United Airlines is tripling flights despite a spike in coronavirus infections


United Airlines (UAL) will schedule nearly 25,000 domestic and international flights in August, tripling the total number of flights it flew in June, despite an increase in coronavirus infections nationwide.

“We’re taking the same data-driven, realistic approach to growing our schedule as we did in drawing it down at the start of the pandemic,” said Ankit Gupta, United’s vice president of domestic network planning in a press release the airline issued Wednesday morning.

Travel demand remains depressed although the number of passengers passing through TSA checkpoints continues to increase at an anemic pace. Some 600,000 passengers went through airport security checkpoints Monday. Passenger traffic was down 79% year-over-year for the week ending June 26. That was a slight improvement from the previous week which saw traffic down 81% compared to the same period in 2019.

Raymond James analyst Savanthi Syth, in a recent note to clients, warned the recent surge in coronavirus infections could threaten the recovery in airline passenger loads. “It remains to be seen if recent upticks in cases in select states could slow or even reverse momentum (absent potential holiday distortions) as economies continue to gradually reopen” Syth wrote.

United Airlines, Boeing, 787, Dreamliner, Parked at the gate, Auckland International Airport, New Zealand, 7 January 2020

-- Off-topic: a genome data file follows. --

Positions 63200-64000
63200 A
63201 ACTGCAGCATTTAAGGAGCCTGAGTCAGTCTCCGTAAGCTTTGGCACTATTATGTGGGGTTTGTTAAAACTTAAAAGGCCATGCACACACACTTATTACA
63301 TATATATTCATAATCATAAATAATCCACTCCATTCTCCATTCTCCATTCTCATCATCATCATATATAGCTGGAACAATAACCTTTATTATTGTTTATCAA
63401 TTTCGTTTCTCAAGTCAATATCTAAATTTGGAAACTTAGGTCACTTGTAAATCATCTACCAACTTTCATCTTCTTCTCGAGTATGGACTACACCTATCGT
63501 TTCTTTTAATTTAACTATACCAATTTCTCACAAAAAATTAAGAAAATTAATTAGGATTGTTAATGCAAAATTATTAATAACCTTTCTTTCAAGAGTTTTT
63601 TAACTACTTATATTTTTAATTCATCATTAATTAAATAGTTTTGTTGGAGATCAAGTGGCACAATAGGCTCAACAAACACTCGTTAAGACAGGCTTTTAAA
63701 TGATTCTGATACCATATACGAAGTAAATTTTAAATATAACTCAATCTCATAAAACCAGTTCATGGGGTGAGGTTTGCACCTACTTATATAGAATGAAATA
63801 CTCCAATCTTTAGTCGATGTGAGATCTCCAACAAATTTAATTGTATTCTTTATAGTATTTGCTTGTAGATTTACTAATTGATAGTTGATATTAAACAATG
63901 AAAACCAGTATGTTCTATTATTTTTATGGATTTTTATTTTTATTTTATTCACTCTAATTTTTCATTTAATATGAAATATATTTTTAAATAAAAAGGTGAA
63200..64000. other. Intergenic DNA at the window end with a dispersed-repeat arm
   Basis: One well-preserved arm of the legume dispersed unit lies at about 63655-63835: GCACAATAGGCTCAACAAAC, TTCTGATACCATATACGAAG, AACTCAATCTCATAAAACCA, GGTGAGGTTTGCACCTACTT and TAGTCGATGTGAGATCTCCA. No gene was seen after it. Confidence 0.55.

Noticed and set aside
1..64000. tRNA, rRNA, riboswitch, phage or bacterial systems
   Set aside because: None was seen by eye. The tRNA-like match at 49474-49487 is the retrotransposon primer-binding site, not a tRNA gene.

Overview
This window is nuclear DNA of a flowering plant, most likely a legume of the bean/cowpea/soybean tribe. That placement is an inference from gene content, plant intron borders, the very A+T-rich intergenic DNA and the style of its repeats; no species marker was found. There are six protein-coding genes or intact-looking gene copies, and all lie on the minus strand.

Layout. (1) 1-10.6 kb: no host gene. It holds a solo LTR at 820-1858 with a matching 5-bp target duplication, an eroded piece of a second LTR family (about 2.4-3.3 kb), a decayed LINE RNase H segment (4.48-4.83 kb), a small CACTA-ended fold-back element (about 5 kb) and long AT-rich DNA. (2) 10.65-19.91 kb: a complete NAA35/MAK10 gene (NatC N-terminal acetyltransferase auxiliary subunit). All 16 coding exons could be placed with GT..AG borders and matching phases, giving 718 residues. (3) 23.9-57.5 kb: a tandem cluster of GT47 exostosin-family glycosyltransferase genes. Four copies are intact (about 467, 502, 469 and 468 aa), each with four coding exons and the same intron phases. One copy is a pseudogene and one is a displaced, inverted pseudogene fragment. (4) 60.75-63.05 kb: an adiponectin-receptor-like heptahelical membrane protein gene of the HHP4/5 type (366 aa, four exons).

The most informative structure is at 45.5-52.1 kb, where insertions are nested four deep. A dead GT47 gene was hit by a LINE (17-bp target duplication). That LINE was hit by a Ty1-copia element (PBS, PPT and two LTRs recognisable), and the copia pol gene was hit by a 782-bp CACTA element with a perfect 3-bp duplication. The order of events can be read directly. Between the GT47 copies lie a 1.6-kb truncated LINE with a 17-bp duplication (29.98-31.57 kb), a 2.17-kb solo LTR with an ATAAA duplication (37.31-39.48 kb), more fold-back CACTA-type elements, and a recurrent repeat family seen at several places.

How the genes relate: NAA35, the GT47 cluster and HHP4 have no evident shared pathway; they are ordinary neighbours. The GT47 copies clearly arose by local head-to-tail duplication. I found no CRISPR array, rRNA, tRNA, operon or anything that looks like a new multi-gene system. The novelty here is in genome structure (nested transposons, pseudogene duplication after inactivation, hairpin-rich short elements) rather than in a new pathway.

United Airlines, Boeing, 787, Dreamliner, Parked at the gate, Auckland International Airport, New Zealand, 7 January 2020

Turbulence ahead for the airlines

United says it plans to fly 40% of its overall schedule in August compared to 2019, saying, “customers are slowly returning to flying with a preference for leisure destinations” to see friends and family.

Delta Air Lines (DAL) CEO Ed Bastian cited the same trend when he told Yahoo Finance that the airline added 100 flights back to its daily schedule in June. “You start to see how the revenue is climbing by staying very disciplined on cost, capping load factors and adding flights back as demand returns,” he said.

But Bastian warns the recent rise in coronavirus cases nationwide may slow Delta’s plan to add flights past August. “While it’s encouraging to see flights returning... we likely remain at least two years away from a return to normal,” he said during a virtual town hall last week with employees.

United appears more optimistic saying it will add close to 600 daily flights to more than 200 airports across the United States this month and next. United also says demand for international travel is improving.

“We’ve seen increasing demand for leisure travel and have added options to places like Cancun and reinstated service to Tahiti,” said Patrick Quayle, United’s vice president of international network and alliances.

The airline plans to resume direct flights from Chicago and New York to Brussels, Frankfurt, Munich and Zurich. But Tuesday’s decision by the European Union to deny entrance to U.S. citizens could slow United’s strategy to fly 25% of its Atlantic schedule in August. United says it adjusted its schedule with that in mind and points out the U.S. remains closed to travelers from Europe. The airline expects border restrictions to ease and travelers to return.

“Demand is coming back slowly and we’re building in enough capacity to stay ahead of the number of people traveling,” Gupta said.

Adam Shapiro is co-anchor of Yahoo Finance’s On the Move.

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